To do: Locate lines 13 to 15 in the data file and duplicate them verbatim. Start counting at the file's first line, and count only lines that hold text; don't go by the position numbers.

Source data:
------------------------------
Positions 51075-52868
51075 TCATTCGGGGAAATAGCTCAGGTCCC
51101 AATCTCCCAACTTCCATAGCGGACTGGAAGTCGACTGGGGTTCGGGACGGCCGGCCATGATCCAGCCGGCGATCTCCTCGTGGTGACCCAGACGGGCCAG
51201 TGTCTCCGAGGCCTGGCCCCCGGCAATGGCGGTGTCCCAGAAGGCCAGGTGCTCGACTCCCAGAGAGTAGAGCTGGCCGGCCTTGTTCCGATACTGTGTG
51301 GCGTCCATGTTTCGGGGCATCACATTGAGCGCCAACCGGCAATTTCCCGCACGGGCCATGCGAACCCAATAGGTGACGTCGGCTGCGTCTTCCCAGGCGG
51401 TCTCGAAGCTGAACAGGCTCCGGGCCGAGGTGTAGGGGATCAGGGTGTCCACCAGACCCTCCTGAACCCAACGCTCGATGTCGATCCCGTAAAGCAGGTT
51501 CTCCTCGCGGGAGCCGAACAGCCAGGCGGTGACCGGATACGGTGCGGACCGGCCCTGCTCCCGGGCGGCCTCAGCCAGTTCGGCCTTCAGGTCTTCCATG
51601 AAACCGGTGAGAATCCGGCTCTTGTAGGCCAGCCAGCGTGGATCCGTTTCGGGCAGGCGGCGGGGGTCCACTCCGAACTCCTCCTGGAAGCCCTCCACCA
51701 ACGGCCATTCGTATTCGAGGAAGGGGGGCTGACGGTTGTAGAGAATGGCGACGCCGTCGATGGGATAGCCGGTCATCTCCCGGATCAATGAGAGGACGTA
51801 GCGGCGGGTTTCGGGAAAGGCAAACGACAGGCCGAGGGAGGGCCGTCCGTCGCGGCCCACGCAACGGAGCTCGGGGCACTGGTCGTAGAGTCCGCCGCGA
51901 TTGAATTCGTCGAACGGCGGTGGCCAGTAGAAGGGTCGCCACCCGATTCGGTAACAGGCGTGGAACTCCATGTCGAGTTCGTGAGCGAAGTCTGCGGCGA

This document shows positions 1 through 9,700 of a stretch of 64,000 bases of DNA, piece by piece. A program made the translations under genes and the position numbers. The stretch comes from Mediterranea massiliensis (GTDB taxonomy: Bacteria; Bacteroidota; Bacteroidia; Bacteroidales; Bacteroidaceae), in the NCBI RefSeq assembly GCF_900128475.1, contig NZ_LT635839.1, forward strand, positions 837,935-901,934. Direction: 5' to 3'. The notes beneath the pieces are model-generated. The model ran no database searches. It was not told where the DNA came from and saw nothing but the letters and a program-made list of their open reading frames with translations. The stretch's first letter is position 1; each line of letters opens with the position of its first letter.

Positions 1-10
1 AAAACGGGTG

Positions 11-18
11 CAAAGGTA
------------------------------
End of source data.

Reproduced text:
Positions 1-10
1 AAAACGGGTG

Positions 11-18